Jones Lang LaSalle Meghraj Paper Evaluates Emerging Trends and Adoption of Sustainable Practices in India
Taking action on India’s environmental crisis is no longer an option – it is a necessity. Sustainable real estate presents India with an unique and enormous opportunity to make concrete progress in the country’s effort to improve its environment. In a recent research report titled ‘Sustainable Real Estate Development in India’, Jones Lang LaSalle Meghraj highlights the increasing trend of sustainable development in India. There is greater consciousness towards the environmental crisis in India with terms such as sustainable development, corporate social responsibility and triple bottom reporting becoming more common in the real estate industry. The report also details the best practices and processes that owners and occupiers can adopt to reduce the environmental impact of their real estate assets and at the same time, gain from substantial ROI (Return on Investment) from their ‘green’ initiatives.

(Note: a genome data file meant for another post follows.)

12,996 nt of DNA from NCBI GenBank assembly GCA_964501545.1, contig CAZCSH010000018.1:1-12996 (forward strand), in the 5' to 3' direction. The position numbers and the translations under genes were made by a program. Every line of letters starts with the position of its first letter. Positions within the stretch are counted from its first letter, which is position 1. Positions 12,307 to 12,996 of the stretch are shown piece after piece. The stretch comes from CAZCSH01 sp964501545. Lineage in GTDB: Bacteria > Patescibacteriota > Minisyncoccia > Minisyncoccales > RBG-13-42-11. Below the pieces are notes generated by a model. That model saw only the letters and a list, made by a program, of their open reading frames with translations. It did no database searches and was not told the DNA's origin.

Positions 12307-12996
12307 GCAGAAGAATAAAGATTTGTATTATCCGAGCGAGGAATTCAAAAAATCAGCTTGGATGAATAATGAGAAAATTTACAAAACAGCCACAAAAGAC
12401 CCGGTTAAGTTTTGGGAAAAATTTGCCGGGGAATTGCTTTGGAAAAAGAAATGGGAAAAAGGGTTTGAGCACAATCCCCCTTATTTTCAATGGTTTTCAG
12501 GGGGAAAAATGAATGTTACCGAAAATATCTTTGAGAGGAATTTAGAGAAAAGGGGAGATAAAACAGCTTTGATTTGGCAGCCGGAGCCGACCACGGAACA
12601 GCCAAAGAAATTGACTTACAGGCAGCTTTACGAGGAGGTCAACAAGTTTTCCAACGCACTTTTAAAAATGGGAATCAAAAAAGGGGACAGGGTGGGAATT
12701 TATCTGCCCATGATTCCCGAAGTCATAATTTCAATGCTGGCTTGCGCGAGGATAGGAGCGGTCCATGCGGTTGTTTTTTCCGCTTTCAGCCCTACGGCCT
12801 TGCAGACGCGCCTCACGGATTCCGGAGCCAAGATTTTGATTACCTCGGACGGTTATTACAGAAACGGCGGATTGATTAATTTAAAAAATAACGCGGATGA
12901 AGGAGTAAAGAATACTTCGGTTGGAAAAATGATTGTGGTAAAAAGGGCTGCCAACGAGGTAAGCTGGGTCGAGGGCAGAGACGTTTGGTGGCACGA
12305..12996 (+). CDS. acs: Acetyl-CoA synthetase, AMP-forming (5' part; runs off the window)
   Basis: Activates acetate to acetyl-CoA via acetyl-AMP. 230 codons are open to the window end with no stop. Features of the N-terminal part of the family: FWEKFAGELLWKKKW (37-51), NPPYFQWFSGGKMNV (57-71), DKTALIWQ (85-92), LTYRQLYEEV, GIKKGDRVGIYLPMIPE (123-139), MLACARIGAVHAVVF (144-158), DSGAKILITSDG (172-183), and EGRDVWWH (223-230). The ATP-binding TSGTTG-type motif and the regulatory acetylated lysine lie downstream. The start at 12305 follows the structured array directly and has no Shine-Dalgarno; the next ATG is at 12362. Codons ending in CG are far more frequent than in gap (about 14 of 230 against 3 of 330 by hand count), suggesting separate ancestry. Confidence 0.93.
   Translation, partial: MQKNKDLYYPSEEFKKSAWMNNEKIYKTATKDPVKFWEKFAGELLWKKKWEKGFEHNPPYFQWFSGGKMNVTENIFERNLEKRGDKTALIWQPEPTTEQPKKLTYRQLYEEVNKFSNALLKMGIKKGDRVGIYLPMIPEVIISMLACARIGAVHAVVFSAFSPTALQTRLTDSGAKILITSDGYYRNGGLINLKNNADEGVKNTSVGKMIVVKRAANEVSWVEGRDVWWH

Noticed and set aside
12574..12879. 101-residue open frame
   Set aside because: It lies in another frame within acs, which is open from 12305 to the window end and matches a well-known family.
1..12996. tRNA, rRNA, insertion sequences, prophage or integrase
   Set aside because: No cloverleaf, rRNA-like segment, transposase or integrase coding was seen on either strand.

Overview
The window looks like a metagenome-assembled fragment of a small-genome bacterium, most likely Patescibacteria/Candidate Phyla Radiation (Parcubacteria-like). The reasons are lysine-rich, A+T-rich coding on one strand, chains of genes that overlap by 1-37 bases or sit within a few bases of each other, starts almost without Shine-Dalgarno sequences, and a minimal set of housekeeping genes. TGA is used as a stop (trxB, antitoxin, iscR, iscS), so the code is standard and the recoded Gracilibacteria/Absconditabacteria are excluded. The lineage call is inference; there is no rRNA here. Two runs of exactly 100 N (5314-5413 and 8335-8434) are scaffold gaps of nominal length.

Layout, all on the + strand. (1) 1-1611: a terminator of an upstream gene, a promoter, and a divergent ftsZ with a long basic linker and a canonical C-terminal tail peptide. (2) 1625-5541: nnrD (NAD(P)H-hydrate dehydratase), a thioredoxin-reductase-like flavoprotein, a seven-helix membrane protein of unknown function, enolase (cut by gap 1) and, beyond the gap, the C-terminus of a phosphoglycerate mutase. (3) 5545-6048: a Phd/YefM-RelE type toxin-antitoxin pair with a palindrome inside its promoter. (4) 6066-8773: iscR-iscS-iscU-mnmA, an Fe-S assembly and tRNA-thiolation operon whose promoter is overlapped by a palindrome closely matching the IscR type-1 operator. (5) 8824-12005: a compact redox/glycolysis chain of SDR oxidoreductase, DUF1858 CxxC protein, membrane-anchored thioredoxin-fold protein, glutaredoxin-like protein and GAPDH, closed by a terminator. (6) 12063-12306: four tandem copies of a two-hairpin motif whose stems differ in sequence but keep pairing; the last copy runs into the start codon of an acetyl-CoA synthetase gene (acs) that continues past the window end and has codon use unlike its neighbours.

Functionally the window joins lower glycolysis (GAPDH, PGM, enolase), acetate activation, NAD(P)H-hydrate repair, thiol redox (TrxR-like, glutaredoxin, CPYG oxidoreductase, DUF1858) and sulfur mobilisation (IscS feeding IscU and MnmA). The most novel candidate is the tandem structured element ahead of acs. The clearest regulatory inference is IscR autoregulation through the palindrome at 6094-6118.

The ‘Sustainable Real Estate Development in India’ report points out that despite the ever rising construction activity, awareness of sustainability in India has significantly lagged behind countries in the West. Nevertheless with the growing importance of environmentalism in India, the Indian commercial sector has begun to make conscious efforts towards creating sustainable real estate. With support from the Indian government, almost 40 construction projects that are currently underway are registered with the Leadership in Energy and Environmental Design (LEED). LEED is soon emerging as the preferred rating system as it is flexible enough to be applied to a diverse variety of markets and also because it enjoys the greatest recognition of the various international rating systems. This recognition is especially important when one considers that a prime motivator for developers to create a certified sustainable building is to differentiate their project from competition. The government has introduced several schemes to encourage sustainability such as the Indian Renewable Energy Development Agency (IREDA) schemes for subsidising capital for installation of solar water heaters, encouragement of energy audits and management schemes, mandatory use of fly ash-based construction material, groundwater and rain water harvesting and most importantly increased monitoring of air and water pollution.